1. Absolutely superb! I was laughing out loud. I’ve enjoyed both of your grammatical posts. Well done sir.

  2. My friend Stephen posted exactly what I was going to say. Though I had planned to do so in txt spk LOL!!!!!1111111!!!!!

  3. Hahah this is hilarious, I was laughing the whole time. If you think this song is bad, you should check out more rap songs.

  4. Kudos from one who battled the grammar wars for thirty years!
    Good (at least tolerably good) grammar and good taste are possible in music!

  5. One tiny modification to this hilarious translation: when Beyonce says “I’m not worried, doin’ me tonight,” she’s probably not talking about sex, but rather she’s worrying about herself and putting herself before anyone else tonight.
    Sincerely, a young person/grammar enthusiast.

  6. I’m a high school English teacher and I loved this! You are too funny.

    I’ve been trying to come up with creative ways to review subject-verb agreement and stumbled across your blog. I’m so glad I did.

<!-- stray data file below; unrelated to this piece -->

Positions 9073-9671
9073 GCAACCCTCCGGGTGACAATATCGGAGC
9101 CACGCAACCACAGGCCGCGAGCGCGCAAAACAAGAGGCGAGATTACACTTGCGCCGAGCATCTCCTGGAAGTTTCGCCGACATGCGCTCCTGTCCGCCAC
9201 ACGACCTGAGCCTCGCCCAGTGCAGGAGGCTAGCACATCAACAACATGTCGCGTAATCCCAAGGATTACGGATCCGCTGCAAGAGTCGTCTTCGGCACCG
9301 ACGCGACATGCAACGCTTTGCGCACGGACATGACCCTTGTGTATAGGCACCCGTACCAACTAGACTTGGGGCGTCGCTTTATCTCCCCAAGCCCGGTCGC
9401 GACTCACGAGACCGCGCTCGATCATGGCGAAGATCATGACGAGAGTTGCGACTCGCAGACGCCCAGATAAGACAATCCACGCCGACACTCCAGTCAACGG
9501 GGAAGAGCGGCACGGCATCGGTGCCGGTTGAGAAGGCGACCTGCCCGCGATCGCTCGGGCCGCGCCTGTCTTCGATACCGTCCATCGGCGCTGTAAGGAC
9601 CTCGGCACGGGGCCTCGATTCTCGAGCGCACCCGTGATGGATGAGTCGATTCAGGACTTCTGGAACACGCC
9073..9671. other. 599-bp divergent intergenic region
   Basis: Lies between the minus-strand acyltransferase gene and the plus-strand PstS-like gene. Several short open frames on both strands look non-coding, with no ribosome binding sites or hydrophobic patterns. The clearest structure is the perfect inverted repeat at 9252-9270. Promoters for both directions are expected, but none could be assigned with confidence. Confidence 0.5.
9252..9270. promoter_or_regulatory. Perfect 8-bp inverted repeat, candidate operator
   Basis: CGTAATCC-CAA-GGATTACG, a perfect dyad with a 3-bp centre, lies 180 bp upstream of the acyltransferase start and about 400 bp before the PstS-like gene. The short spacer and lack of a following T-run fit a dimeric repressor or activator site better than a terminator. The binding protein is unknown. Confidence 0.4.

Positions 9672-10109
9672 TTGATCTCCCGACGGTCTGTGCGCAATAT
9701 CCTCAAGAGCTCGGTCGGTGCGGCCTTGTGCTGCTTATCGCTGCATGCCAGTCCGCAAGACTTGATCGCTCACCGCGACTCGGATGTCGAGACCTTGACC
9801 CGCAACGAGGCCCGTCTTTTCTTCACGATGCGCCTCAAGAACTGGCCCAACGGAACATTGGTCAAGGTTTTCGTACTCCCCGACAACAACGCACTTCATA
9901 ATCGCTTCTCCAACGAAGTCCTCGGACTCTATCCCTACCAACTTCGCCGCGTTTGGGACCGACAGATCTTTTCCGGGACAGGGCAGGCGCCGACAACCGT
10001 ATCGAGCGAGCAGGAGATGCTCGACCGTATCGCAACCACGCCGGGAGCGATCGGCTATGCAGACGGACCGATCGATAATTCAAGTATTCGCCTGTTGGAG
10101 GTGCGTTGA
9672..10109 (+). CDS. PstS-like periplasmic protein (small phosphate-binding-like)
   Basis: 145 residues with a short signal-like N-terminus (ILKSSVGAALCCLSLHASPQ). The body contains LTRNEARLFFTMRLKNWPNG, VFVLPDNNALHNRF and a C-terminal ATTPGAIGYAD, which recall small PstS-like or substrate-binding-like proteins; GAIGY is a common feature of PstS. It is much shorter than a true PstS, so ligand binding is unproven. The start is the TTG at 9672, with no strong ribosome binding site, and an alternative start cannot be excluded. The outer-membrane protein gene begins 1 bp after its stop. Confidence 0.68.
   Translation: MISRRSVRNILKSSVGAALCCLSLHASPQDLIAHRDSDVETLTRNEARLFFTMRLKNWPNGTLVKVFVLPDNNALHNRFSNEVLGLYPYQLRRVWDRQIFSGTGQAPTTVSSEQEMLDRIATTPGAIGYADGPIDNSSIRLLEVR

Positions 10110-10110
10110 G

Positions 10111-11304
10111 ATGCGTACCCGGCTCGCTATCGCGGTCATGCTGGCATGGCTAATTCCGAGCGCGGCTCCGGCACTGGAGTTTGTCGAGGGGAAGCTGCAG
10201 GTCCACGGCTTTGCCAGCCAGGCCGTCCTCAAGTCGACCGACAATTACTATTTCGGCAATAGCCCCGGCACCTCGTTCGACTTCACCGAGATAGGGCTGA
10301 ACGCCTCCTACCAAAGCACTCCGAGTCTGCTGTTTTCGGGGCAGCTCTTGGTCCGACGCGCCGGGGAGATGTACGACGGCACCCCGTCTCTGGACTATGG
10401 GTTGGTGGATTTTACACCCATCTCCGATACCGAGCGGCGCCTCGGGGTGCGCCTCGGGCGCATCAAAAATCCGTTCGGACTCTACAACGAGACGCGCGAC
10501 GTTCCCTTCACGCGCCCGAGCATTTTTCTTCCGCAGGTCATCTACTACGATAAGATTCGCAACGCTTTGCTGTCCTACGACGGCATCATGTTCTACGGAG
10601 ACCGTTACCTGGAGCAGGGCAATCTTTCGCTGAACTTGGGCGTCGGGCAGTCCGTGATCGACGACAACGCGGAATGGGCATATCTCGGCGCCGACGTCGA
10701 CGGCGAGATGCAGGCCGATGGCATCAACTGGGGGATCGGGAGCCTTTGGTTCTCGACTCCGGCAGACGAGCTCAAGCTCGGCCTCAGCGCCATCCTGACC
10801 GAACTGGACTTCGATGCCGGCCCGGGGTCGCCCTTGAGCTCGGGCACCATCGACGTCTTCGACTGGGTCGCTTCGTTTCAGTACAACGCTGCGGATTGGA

7. OMG… I never imagined that one song could have so many errors… Most of the time we just sing along, but never really listen to a song’s lyrics or meaning.

    I’m adding this page to my favorites. (*) X3

  8. Fantastic! One of the “most funniestest”, hilarious exposes of the crappy, brainless and pathetic non-grammar that so many semi-literate singers so often use.

    Other pet hates of mine include references to every time that someone “walks in the room” (instead of walking INTO it; what else do people do, fly or swim in the room?), taking the “weather with you” (OMG, suddenly NO AIR here!!!), and really sickening mumblies such as “ah ain’t missing you” (repeated ad nauseum just to make sure you didn’t miss it) and such end-of-the-world tragedies as leaving a cake out in the rain and losing its recipe… “oh NOOOOOOOOOOOOOOOOO…”!!!! Hand out the tissues!…